Let us celebrate the women in our lives

by Patrick Hunter
0 comment

It is Women’s History Month and we have just, rightly so, celebrated International
Women’s Day. Interestingly, this past weekend Mother’s Day was celebrated in the United
In my last column to mark Black History Month, I touched on my brushes with some
famous people. In that column I mentioned the passing of my mother. As this transition is
so recent, it is hard not to reflect on who that person was, and the influence she had on my
life. It also forced me to think about how significant mothers, and especially Black single
mothers, are to our well-being.
When I spoke about my mother, Edna, at the celebration of her life, I began by talking
about how, as a child, she taught me to sew buttons, patch a hole in my clothes, iron a shirt,
wash some of my clothes and, of course, some elementary cooking. Little did I realize and
appreciate at the time that she was preparing me for life.
Perhaps, more significantly, she insisted on my schooling. To be able to read, to do my
homework and for that she would arrange additional lessons, paying what she could from
what was then a measly wage working as a domestic.
My mother had two of us. My younger sister, Faye, eventually became a teacher following,
I guess, in the footsteps of one set of our great grandparents. Today, among other things,
she is an archdeacon in the Episcopal Church is Southern Florida.
My mom came to Canada first for a nine-month visit and then later as a landed immigrant.
Throughout those periods, she never forgot us. The conditions, I came to realize later, for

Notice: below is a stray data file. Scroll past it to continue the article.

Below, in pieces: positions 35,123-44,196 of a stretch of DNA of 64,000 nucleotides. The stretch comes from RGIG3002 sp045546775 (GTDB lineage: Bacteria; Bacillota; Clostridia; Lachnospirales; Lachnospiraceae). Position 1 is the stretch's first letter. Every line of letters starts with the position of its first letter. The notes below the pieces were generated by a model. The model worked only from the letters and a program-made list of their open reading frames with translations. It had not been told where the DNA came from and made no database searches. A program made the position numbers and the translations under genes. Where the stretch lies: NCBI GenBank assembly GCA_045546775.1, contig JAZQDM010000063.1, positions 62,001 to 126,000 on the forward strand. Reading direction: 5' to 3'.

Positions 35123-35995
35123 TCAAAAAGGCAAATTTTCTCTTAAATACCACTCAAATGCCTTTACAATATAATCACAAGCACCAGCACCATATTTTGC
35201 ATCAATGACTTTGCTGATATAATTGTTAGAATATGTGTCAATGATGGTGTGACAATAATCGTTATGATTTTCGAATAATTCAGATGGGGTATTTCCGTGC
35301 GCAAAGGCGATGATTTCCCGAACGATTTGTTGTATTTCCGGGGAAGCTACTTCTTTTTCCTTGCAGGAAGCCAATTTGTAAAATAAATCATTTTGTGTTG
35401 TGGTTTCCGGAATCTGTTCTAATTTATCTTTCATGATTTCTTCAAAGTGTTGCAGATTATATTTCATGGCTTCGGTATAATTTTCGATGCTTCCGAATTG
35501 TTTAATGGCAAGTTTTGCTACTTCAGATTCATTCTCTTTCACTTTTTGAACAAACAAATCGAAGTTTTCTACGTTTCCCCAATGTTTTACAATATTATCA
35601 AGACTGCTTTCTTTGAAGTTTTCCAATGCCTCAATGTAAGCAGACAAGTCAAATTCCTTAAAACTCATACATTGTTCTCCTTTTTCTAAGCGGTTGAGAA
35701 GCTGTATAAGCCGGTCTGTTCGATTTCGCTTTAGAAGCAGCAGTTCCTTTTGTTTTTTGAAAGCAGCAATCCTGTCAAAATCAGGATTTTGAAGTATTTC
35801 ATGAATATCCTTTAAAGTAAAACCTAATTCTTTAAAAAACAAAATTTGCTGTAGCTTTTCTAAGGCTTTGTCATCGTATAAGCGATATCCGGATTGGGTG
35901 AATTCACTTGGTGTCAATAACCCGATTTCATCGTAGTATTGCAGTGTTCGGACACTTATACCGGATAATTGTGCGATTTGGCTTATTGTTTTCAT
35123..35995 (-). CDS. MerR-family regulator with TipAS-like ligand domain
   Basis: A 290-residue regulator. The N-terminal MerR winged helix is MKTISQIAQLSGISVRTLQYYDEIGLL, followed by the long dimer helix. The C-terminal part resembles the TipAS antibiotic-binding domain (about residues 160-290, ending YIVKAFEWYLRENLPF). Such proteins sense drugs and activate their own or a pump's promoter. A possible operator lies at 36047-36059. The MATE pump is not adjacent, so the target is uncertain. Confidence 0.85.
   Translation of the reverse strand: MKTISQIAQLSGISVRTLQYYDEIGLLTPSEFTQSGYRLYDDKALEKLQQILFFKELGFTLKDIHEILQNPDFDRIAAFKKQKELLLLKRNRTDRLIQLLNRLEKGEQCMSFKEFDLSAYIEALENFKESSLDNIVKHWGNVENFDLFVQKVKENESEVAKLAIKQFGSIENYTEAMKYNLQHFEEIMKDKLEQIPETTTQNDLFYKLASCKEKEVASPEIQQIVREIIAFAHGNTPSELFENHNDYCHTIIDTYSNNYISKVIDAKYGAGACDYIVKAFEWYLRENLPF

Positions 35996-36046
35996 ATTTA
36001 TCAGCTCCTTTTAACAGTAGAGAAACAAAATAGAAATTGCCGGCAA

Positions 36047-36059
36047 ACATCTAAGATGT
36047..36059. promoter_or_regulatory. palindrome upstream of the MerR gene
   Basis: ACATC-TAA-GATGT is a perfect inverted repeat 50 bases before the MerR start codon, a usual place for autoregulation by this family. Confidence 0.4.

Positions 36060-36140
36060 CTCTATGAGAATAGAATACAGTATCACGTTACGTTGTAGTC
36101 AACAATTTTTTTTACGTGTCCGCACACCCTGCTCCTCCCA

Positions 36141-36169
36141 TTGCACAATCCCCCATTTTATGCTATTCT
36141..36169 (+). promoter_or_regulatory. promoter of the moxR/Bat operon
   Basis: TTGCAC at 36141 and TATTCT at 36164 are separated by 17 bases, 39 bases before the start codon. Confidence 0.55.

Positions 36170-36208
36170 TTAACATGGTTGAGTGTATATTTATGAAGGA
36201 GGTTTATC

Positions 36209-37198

her leaving would have been agreements with a very close friend for our supervision and
care. Our mom stayed in very close contact writing letters regularly to check up on us,
sending us a little “pocket money”.
I have seen some of the struggles that my mother endured. There was much that she didn’t
talk about. There were employers who were at times unpleasant towards her. Yet, she had
always maintained a sense of loyalty to them. Perhaps she did so to ensure that we, her
children, would be safe and not in need of anything.
Our mom had dementia in her last days. In a way, it was a very hard thing to witness. I
guess I had taken for granted how strong, how hardworking, this woman was. It was a
wake-up call. And even through it all, her sense of determination – “I can do this myself” –
showed itself frequently. She had somehow convinced herself that she could live on her
own, not wanting any help we would arrange for her.
One of the most touching moments in those last days, in a lucid moment, she turned to me
and said/asked: “I hope I’m not leaving you in debt.”
Yes, in our communities, there are single parents, especially single mothers. I have yet to
come across one of these mothers (and there may be some) who considered their child or
children to be a burden. I believe that what they are most concerned about is the inability,
at times, to balance the need to earn a living to be able to ensure that their children have a
home and food on the table, and the more hands-on care and attention the child needs.
How many times have we come across situations where Black mothers leave their children
to take care of their employer’s child or children?

It is not an easy undertaking, being a single mother. Yes, there are some who lose control
and, through no fault of their own, fall into a situation where the state steps in. These are
some of the challenges that Black mothers face and who are often at the low end of the
wage scale.
I would not want to suggest that these are problems faced only by Black and other
racialized women. But there are biases involved which brand these as a major concern
among the powers-that-be.
So, in this Women’s History Month, let us make a special effort to acknowledge the
sacrifices and strength of the women in our lives. Their health is frequently misunderstood,
their value is all too often underrated and much too often the subject of abuse.
Email: pa**************@gm***.com / X: @pghntr.

You may also like

Leave a Comment


Soledad is the Best Newspaper and Magazine WordPress Theme with tons of options and demos ready to import. This theme is perfect for blogs and excellent for online stores, news, magazine or review sites. Buy Soledad now!

© 2009 Sharenews. All rights reserved.
All company names, product names and logos included in this site may be registered trademarks or servicemarks of their respective owners